Retired educators tend to remember the students who caused them problems yet forget the ones who did not. Why educators remember difficult students is understandable. Those students gave them more stress and usually occupied more of their time. What is it like to have great teammates?
But for the students who didn’t cause any problems to be overlooked is unfortunate.
The “good” students followed directions, adhered to rules, and conformed to expectations. They made their instructors’ jobs easier by doing things that are appreciated, but often unnoticed.
Good teammates are similar in that they too engage in beneficial behaviors that go unnoticed. Here are seven things good teammates do that go unnoticed—but shouldn’t. (And by shouldn’t, I don’t mean that good teammates shouldn’t engage in these behaviors; I mean their behaviors shouldn’t go unnoticed. These behaviors are all deserving of recognition.)
7 Things that Are Overlooked
- They listen to others’ problems. Pent up frustrations lead to busted pipes. Good teammates lend a receptive ear to those who need to vent. These folks curb their teammates’ emotional outbursts by allowing themselves to be sounding boards.
- They remember important details. They remember birthdates, anniversaries, and other special milestones. These folks also remember details about their teammates’ problems. If the information is important to their teammates, it is important to them.
- Teammates make connections. They are connectors. They are intentional about connecting their acquaintances with each other for their acquaintances’ benefit. Their motivation to make these connections comes from their desire to help others.
- They acknowledge good deeds and good work. Good teammates don’t take either of those entities for granted. When another team member engages in praise-worthy actions, they acknowledge their actions with open praise and appreciation.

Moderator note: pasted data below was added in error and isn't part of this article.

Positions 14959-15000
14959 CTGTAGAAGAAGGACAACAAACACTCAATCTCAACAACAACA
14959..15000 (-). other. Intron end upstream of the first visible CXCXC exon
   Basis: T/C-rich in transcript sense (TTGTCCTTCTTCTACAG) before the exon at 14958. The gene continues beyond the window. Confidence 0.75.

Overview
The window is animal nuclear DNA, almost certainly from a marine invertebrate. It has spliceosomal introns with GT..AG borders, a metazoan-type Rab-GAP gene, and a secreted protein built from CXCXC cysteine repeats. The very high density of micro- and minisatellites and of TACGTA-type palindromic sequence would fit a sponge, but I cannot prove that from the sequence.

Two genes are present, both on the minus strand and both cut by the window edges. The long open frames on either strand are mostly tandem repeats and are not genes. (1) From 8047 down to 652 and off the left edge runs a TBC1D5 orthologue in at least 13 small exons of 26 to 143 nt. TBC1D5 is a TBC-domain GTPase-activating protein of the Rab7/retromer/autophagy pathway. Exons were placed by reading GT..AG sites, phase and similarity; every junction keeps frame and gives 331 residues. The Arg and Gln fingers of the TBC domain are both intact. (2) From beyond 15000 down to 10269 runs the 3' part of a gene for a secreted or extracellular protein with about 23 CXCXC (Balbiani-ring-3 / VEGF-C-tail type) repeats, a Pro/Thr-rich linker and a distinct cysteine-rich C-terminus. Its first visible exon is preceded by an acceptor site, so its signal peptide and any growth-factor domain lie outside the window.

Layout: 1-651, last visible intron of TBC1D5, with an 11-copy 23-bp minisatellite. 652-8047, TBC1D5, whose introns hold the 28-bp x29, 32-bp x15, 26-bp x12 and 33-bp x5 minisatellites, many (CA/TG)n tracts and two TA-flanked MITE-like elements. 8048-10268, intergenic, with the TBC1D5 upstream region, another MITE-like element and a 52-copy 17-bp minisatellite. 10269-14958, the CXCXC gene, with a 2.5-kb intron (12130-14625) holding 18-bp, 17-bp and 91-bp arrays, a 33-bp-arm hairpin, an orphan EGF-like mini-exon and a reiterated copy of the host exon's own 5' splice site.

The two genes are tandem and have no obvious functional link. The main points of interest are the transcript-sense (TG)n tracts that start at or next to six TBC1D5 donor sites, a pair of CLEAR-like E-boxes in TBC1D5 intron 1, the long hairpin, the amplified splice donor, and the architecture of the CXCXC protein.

- They provide levity. They lighten the mood of stressful environments through laughter and, occasionally, self-deprecating humor. Their humility permits them to laugh at themselves and not be offended by others laughing at their follies.
- They elevate others’ self-esteem. They are gifted at making the person with whom they are speaking feel special. Team members endear others by empowering each other with confidence. Rare is the occasion when you leave a conversation with a good teammate and not feel better about yourself.
- They discipline themselves. They espouse the John Wooden mantra of disciplining yourself, so others won’t have to. Having to deal with wayward team members diverts the team leaders’ time and keeps them from focusing on more impactful endeavors.
If you’ve got someone on your team who engages in any of the above behaviors, don’t allow them to go unnoticed. Express your appreciation and do your best to facilitate their continuance.
As always…Good teammates care, share and listen. Go be a good teammate.
About Lance Loya
Lance Loya is the founder and CEO of the Good Teammate Factory. He is a college basketball coach turned author, blogger, and professional speaker, who inspires TEAMBUSTERS to become TEAMMATES. You can follow him on Twitter, Facebook, or through his weekly Teammate Tuesday blog.
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